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Stamping Out Mines

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Bigfoot and Mineworm sound like cartoon characters. They are, in fact, the names of two mechanical giants designed to make people safer from the estimated 60 million land mines scattered around the world. Working in tandem, the pair destroy mines in ways that are faster and safer — and more ecofriendly and cost-effective — than any system to date.

"By the end of this year," says inventor Bob French, "we will have the first two machines in Bosnia-Herzegovina." There, with the continued assistance of the British government's Defence Evaluation and Research Agency (dera), Bigfoot and Mineworm will help to destroy some of the estimated 1 million mines left over from the 1992-95 war. Mines continue to kill up to 10 people there each month.

The idea for Bigfoot and Mineworm began in early 1997, when Leicestershire-based French watched a television report of the Princess of Wales' trip to central Angola. As Diana inspected a minefield, wearing a flak jacket and face shield, French's eye was drawn to those working nearby. "People were poking sticks in the ground," he recalls, using the same mine-clearance methods he saw during his Royal Air Force service decades earlier, in Borneo and Sarawak.

"Mines are unsophisticated weapons and they need an unsophisticated method of dealing with them," says French, who has a broad industrial background in electronics. After research and consultation with mine clearers, he concluded that two remote-controlled and camera-equipped machines were needed. The first, Bigfoot, has piston-driven armored feet that stamp every square centimeter of ground that the machine passes over, detonating any mines. Bigfoot has no need of minefield maps, and its system of shock absorption, blast deflection and energy dissipation prevents damage from antipersonnel devices. If larger, antitank mines damage one of the feet, a replacement can be installed in the field.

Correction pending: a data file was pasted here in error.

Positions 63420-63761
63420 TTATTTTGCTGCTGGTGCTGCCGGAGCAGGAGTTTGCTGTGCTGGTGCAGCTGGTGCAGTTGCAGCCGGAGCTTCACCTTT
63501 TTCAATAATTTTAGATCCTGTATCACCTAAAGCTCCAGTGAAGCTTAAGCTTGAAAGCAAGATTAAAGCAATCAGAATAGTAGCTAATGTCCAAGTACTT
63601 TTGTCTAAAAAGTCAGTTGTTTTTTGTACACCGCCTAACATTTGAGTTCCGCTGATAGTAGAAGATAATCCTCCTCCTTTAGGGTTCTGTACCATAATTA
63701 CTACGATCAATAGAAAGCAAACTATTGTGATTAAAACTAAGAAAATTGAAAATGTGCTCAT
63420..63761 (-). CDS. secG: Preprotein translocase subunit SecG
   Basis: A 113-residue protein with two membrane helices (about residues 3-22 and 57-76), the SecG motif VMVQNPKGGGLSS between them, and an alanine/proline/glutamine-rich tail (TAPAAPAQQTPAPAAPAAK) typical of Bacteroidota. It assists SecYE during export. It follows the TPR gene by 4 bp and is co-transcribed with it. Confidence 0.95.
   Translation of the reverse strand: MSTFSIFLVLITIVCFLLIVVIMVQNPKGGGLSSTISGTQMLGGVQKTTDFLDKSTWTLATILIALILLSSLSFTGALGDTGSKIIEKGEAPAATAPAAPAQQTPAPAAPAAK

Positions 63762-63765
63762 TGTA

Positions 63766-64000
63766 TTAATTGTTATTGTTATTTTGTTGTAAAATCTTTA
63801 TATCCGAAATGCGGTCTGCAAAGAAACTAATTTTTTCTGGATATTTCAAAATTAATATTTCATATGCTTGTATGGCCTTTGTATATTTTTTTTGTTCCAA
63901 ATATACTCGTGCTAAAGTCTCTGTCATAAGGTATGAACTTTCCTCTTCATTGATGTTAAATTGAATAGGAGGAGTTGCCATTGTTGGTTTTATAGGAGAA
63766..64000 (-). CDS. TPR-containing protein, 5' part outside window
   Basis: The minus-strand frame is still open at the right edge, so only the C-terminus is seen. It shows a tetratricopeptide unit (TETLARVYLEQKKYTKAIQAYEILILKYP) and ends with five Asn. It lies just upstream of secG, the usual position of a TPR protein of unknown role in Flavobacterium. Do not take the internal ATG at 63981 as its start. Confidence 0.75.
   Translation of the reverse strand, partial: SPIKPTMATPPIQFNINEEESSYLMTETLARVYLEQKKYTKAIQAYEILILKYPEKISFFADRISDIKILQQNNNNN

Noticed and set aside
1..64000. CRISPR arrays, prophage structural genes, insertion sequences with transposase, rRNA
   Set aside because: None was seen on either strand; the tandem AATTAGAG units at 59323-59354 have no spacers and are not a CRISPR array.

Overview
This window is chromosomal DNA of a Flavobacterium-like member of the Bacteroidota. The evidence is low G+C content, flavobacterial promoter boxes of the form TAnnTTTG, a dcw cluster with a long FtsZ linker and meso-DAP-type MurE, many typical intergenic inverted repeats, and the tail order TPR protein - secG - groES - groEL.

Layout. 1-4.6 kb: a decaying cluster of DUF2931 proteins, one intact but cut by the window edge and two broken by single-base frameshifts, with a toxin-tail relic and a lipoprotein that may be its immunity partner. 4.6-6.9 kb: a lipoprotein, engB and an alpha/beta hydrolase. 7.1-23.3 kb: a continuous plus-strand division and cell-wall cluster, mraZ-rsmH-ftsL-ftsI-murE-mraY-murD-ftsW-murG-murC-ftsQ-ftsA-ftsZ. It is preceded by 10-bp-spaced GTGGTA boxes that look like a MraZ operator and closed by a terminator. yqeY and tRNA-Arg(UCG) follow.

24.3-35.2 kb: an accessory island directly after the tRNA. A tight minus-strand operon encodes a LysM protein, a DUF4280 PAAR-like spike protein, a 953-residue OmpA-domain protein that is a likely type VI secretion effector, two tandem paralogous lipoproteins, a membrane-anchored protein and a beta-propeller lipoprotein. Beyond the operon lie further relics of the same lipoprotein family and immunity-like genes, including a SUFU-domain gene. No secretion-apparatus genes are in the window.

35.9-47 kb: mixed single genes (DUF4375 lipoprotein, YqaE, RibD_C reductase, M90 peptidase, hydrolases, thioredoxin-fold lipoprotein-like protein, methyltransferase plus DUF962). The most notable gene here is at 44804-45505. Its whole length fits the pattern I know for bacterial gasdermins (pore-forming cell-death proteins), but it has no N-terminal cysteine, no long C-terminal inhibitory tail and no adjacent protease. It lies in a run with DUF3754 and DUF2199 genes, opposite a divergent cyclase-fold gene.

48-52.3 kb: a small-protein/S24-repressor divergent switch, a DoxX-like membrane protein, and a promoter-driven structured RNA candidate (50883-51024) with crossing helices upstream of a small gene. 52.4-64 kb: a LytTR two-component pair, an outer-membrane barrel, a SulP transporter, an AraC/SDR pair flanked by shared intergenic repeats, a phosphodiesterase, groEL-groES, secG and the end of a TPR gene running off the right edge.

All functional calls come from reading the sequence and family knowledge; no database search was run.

Trailing in Bigfoot's wake, Mineworm excavates up to 55 cm of soil. It removes and crushes all unexploded ordnance, including faulty mines, sorts out ferrous metal for further inspection and — unlike its heavier military predecessors — returns noncompacted soil to the ground, allowing crop planting and growth. Having passed initial tests in the U.K., the 5-ton prototypes of French's Land Mine Disposal System (LMDS) are being fined-tuned to make them smaller so they can be more easily transported and maneuvered on country roads and bridges. After a three-month field trial in Bosnia — in which teams of mine clearers using dogs will follow the machines to verify that nothing is missed — they are expected to remain at work there. "It's pretty certain that the prototype does what Bob says it will," says Colin Lowe, project manager for dera's Countermine Warfare Research Team, which oversaw two weeks of trials on sandy hills, clay soil and mud in England. "No one machine is going to clear the world of mines," says Lowe, but French's system takes a "golf-bag approach," using different tools for different tasks on different terrains. Pat Banks, an independent land mines consultant working in Bosnia — where fewer than 60 sq km were cleared last year — considers the machines "absolutely essential." Depending on terrain, they can clear up to 500 sq m in an hour; a human team could cover perhaps 200 sq m in a day.

Initial development funds for French's prototypes came from a business friend, Rupert King. Today, the LMDS is supported by Redbus Investments, set up in 1998 by entrepreneur Cliff Stanford. "This British solution to a global tragedy is testament to the wealth of innovation that exists in this country," Stanford says. "We now need governments and aid agencies to come on board and get Bigfoot and Mineworm in the field." Given the speed at which the LMDS can clear mines, French argues, international donors such as the European Union, the U.S. and Canada "would get more for their aid dollars." The cost of the two machines — plus attachments, spare parts, training and field support — would be about $750,000 in the first year, he says, but then would drop to about $300,000.

While Bigfoot and Mineworm are being prepared for Bosnia, French is making his own plans. He wants to play football with local children in a field that his machines have made safe. Even farther down that unmined road, he says, he'd like to go out of business — in a world that no longer has any land mines.
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